If only I had a nickel for every time during the World Economic Forum Annual Meeting 2013 that participants held up short-term thinking and actions as the bogeyman standing in the way of the Meeting’s Holy Grail: dynamic resilience.
Delivering a scathing assessment of the European Union’s response to the euro crisis, especially in the early stages, Italy’s Prime Minister Mario Monti blamed it for short-term thinking when “leadership is the opposite of short termism.” IMF Managing Director Christine Lagarde similarly urged longer-term policy strategies: “If we look beyond the short term, we would indeed move past the crisis,” she said.
This is hardly the first time anyone has criticized short-term thinking as a danger. But the chorus of voices creates a real opportunity to move from talking to doing. Let’s use it to create the right incentives to encourage politicians, businesses, investors – and, for that matter, individuals – to think and act for the long term as well as for immediate priorities.
Human nature is to value short-term over long-term rewards – but policies and systems can change their priorities. In the stock market, as the average time investors hold stocks has fallen from seven years in the 1940s to seven months by 2007, incentives have shifted to emphasize short term even more than before. Some reports put the average holding period at about under a week today.
Something has changed. How can we bring short term and long term back in to balance? Ideas circulating in Davos for how to encourage long-term thought and action included financing, budgeting, business strategy, governance and transparency.
Compensation incentives, including contingent bonuses, can encourage managers to change their priorities. This strategy is already being deployed; after the 2008 financial crisis, companies – many required by new laws – moved to restructure compensation packages to delay payment of bonuses. Businesses can add long-term planning and risk management to key performance indicators on which merit raises and bonuses are based.
Businesses and governments can incorporate more scenario planning. On the financing side, one of the ideas floated at a Wharton School of Business workshop was to create a programme of long-term, low-cost loans to reduce risk. The more people and organizations hold insurance, the more broadly the costs of long-term planning would be spread – potentially lowering both the cost of insurance and cost to taxpayers.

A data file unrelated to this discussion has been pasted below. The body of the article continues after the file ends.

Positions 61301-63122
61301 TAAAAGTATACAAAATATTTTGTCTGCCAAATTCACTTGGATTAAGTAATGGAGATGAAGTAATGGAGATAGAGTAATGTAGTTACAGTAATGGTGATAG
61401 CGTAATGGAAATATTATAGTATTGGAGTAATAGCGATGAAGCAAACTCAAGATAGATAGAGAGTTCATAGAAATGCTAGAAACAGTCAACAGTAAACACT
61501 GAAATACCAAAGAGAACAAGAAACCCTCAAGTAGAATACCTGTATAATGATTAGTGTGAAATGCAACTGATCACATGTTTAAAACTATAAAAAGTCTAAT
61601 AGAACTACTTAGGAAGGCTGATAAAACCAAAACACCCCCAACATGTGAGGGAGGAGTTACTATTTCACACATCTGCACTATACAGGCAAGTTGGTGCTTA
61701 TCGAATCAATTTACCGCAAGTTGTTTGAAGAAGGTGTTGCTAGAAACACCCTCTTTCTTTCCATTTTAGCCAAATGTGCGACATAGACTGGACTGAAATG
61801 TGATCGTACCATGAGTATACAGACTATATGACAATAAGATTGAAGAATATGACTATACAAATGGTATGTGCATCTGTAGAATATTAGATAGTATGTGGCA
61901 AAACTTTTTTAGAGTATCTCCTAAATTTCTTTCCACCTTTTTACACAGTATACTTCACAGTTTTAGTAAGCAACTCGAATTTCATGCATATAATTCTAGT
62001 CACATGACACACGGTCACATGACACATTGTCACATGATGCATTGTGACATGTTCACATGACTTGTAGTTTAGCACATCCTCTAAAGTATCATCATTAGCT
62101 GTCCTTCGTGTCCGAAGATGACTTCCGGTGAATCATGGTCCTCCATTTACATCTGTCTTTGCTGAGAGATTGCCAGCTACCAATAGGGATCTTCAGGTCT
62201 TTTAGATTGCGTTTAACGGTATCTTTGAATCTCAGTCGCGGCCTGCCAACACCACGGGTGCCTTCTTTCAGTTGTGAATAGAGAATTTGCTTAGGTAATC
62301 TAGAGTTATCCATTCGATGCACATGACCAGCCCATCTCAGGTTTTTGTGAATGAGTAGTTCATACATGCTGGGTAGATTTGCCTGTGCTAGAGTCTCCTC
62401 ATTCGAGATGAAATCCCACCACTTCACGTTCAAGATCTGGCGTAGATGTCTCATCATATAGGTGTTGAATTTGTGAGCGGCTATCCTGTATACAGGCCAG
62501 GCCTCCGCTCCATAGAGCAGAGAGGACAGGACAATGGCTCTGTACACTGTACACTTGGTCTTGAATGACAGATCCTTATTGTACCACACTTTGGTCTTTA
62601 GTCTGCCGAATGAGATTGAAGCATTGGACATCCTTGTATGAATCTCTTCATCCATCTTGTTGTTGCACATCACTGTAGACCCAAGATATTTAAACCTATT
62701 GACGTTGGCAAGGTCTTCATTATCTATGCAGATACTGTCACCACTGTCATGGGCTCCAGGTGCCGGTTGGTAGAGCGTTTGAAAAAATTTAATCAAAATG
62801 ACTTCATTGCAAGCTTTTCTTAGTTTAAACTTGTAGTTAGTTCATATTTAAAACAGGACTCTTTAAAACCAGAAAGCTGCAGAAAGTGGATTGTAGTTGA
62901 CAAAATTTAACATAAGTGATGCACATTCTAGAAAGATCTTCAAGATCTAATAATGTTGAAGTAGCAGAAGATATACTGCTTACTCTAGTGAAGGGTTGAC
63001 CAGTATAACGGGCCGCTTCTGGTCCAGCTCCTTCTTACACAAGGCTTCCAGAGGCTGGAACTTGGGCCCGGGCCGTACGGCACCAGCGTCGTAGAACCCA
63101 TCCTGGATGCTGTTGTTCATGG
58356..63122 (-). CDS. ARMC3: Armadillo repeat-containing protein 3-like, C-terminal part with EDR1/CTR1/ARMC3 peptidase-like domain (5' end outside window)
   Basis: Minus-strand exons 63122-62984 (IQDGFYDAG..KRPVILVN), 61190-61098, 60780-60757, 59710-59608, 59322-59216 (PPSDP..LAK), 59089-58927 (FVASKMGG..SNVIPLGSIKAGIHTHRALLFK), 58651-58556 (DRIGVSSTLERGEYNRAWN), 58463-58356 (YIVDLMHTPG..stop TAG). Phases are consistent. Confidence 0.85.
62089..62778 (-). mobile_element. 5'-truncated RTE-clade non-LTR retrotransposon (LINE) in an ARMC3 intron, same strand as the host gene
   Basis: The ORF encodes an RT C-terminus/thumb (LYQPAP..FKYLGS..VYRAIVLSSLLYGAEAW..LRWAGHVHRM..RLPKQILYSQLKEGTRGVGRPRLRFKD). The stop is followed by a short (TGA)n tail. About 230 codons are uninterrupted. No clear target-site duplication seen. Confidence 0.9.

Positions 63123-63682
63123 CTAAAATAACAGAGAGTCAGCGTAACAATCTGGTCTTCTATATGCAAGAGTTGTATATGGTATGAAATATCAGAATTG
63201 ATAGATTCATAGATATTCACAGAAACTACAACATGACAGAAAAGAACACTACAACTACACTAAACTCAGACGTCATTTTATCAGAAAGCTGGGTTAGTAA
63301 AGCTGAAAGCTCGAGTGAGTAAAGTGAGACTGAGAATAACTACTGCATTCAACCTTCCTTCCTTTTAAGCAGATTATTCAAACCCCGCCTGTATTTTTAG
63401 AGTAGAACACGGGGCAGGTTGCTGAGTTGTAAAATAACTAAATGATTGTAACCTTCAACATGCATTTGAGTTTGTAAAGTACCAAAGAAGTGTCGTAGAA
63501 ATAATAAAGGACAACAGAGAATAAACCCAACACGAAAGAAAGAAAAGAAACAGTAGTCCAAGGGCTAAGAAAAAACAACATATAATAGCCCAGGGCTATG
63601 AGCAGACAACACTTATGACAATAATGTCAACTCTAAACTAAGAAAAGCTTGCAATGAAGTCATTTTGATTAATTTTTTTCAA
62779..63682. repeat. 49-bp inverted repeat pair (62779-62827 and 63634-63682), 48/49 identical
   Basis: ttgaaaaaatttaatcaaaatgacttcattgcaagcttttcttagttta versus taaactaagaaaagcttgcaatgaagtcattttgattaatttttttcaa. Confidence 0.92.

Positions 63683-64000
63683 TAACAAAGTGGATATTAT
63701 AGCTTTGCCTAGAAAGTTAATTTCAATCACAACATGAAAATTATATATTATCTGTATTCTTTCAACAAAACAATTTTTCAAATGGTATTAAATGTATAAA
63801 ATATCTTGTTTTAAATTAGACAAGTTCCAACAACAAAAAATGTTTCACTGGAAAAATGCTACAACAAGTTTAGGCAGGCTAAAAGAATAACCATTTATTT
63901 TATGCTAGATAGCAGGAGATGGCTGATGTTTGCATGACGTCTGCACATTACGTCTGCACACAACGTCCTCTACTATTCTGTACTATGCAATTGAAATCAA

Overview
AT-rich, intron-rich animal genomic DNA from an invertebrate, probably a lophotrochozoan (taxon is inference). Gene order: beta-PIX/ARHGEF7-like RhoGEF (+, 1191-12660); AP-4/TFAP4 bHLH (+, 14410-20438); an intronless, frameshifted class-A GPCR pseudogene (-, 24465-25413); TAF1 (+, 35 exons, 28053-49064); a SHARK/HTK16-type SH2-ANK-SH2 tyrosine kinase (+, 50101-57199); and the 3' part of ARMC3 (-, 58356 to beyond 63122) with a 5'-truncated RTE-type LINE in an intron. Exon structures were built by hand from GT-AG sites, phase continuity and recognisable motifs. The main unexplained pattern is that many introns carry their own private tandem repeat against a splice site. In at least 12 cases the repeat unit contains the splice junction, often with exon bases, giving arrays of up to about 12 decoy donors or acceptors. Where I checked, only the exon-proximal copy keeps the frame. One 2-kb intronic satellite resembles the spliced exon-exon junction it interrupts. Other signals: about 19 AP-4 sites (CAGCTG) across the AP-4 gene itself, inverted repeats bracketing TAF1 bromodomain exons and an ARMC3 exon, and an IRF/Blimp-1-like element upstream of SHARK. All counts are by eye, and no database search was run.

Matching long-term financing to long-term needs can help to finance needed investment. With roughly US$ 30 trillion in pension funds, including US$ 20 trillion in OECD countries, there is a large pool of funds – especially public pensions – tailor-made for projects like infrastructure and education that will yield benefits far into the future.
Requiring companies to quantify and report long-term risks can make the costs of inaction clearer and thus help level the playing field for companies that want to act with the future in mind but fear the impact of long-term investments on quarterly profits and investors’ views. I heard talk of some public companies considering going private so that they can make long-term investments without taking a drubbing. Delisting every company is obviously not an option, but the more long-term investors there are and the more influence they have, the more leeway companies have to think and act with the future in mind.
In the long run, to be sure, we all know what eventually happens. But thinking and acting wisely in the short term can make future challenges far less costly – and can open up long-term opportunities.
Author: Michele Wucker, a 2009 Young Global Leader, is President of the World Policy Institute, a New York-based ideas incubator focused on emerging challenges, thinkers and solutions.
Photo Credit: World Economic Forum